The following video depicts the excision of a 2nd branchial cleft fistula in a 12-month-old male. Fibrin glue dyed with methylene blue was used to assist with following the fistula tract to ensure complete excision of the lesion.
Branchial cleft anomalies include fistulae, sinuses and cysts and most commonly occur in the lateral neck arising from the second branchial cleft. The patient may be completely asymptomatic, mildly affected or continuously impacted by the lesion. Recurrent inflammation, infections, drainage, and pain are common symptoms associated with these congenital anomalies. Surgery is the standard of care and recommended to alleviate symptoms, but recurrence rates are high, particularly if excision is incomplete.
Methylene blue has been used to assist with complete excision of these lesions, but has several key drawbacks including spillage into nearby tissues, incompletely highlighting the lesion, and making the pathological examination more challenging due to significant tissue staining. The addition of fibrin glue to the methylene blue enables for the lesion to be well visualized with the dye without spilling into the adjacent tissue, and thereby reducing the risk of damaging nearby structures. The mixture also allows for efficient pathological examination for correct post-operative confirmation of the diagnosis.
Branchial cleft anomaly excision.
Symptomatic branchial cleft lesions including swelling and recurrent infections. Symptoms may also occur secondary to mass effect such as dysphagia, dyspnea, or pain. The patient may elect for excision for cosmetic improvement.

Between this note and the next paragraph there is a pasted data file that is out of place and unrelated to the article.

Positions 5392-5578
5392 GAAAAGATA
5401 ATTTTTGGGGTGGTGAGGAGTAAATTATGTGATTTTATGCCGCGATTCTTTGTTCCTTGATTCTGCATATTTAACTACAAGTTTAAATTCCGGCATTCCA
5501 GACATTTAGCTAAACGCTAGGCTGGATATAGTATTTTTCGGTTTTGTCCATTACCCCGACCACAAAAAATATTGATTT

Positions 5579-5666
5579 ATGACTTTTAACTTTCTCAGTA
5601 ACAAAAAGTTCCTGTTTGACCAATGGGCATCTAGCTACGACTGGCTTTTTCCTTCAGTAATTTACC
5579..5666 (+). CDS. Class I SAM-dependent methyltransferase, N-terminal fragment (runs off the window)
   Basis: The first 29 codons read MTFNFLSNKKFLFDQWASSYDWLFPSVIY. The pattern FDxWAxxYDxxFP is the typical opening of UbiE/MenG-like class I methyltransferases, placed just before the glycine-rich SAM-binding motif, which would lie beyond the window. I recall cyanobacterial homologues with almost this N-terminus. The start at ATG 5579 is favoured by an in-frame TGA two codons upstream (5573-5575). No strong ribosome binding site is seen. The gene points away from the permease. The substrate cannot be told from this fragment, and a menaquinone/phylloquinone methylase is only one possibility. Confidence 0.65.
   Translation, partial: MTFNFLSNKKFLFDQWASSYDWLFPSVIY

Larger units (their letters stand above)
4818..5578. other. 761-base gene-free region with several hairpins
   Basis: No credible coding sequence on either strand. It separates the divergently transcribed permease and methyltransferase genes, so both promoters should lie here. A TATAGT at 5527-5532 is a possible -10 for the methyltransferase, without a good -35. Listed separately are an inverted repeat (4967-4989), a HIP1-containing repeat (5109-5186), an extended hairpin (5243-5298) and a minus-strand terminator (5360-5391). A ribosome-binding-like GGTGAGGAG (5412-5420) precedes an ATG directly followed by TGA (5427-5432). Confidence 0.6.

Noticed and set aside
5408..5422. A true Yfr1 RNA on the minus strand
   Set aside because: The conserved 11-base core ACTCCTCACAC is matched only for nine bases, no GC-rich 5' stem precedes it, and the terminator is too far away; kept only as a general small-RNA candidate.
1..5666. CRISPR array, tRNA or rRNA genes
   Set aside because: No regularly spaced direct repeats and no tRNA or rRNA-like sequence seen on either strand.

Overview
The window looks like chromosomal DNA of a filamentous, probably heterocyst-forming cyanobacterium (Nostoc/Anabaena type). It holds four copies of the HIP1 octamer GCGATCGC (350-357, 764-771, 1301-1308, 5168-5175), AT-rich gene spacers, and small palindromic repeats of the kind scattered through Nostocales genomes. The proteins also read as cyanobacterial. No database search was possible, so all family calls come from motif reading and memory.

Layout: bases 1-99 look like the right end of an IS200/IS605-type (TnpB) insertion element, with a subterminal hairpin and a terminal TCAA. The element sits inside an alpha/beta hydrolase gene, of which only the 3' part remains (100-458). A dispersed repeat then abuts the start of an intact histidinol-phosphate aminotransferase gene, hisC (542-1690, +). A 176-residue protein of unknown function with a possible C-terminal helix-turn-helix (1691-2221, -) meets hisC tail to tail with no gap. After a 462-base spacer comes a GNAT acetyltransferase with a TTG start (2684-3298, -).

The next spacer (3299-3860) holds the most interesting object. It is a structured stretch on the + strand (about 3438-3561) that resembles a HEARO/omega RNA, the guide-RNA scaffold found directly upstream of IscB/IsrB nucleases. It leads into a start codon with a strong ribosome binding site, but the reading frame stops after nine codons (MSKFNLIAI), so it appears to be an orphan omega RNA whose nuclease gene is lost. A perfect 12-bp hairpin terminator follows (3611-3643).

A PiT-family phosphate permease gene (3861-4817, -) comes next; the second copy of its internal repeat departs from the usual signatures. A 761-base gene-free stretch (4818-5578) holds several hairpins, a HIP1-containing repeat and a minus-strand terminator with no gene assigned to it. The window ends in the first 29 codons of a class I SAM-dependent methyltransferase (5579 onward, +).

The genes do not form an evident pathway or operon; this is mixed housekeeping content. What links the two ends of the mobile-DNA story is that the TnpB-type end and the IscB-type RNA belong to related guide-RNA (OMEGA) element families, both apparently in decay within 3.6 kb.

Active infection is a relative contraindication as it may make complete excision of the anomaly more difficult, particularly if incision and drainage has previously violated the epithelium of the cyst which may make the dissection more difficult.
Standard soft tissue room set-up is used with appropriate trays and standard draping procedures. Additional equipment to consider are Bomwan lacrimal probes and nerve stimulator control unit and instrument (if working near the facial nerve).
The fibrin glue injection has two two separate syringes: (1) calcium chloride, and thrombin and (2) aprotinin. An insulin needle is used to inject sterile methylene blue into the syringe containing calcium chloride thrombin at a concentration of 0.01 mL per 2 mL of fibrin glue. The syringes are stirred well and the device is loaded on the coupled syringes according to the manufacturer's instructions.
Often the diagnosis can be made with history and physical examination alone. Ultrasound may assist in characterizing the extent of the lesion which will appear as a uniform, hypoechogenic mass without internal septations. MRI or CT may be used to delineate from other lesions and and assess whether the lesion is invading other structures.
Branchial cleft anomalies result from incomplete obliteration of the cleft (external) or pouch (internal) resulting in a cyst, sinus, or fistula. 2nd branchial cleft anomalies are the most common (70- 90%). The cutaneous portion is located at the lower third of sternocleidomastoid muscle on anterior border. The course of the fistula is superior-lateral to CN IX and XII and between the internal and external carotid arteries. If true fistula, it will connect to the tonsillar fossa internally.
-Clearer visualization of fistular tract without spillage of dye into nearby tissue.
-Fibrin sealant does not impede the anatomic pathologic examination of the specimen.
Common surgical risks include bleeding, infection, recurrence, and damage to surrounding structures (marginal mandibular nerve, hypoglossal nerve, superior laryngeal nerve, glossopharyngeal nerve).
Piccioni, M., Bottazzoli, M., Nassif, N., Stefini, S., Nicolai, P. Intraoperative use of fibrin glue dyed with methylene blue in surgery for branchial cleft anomalies.Laryngoscope. 2016 Sep;126(9):2147-50. doi: 10.1002/lary.25833.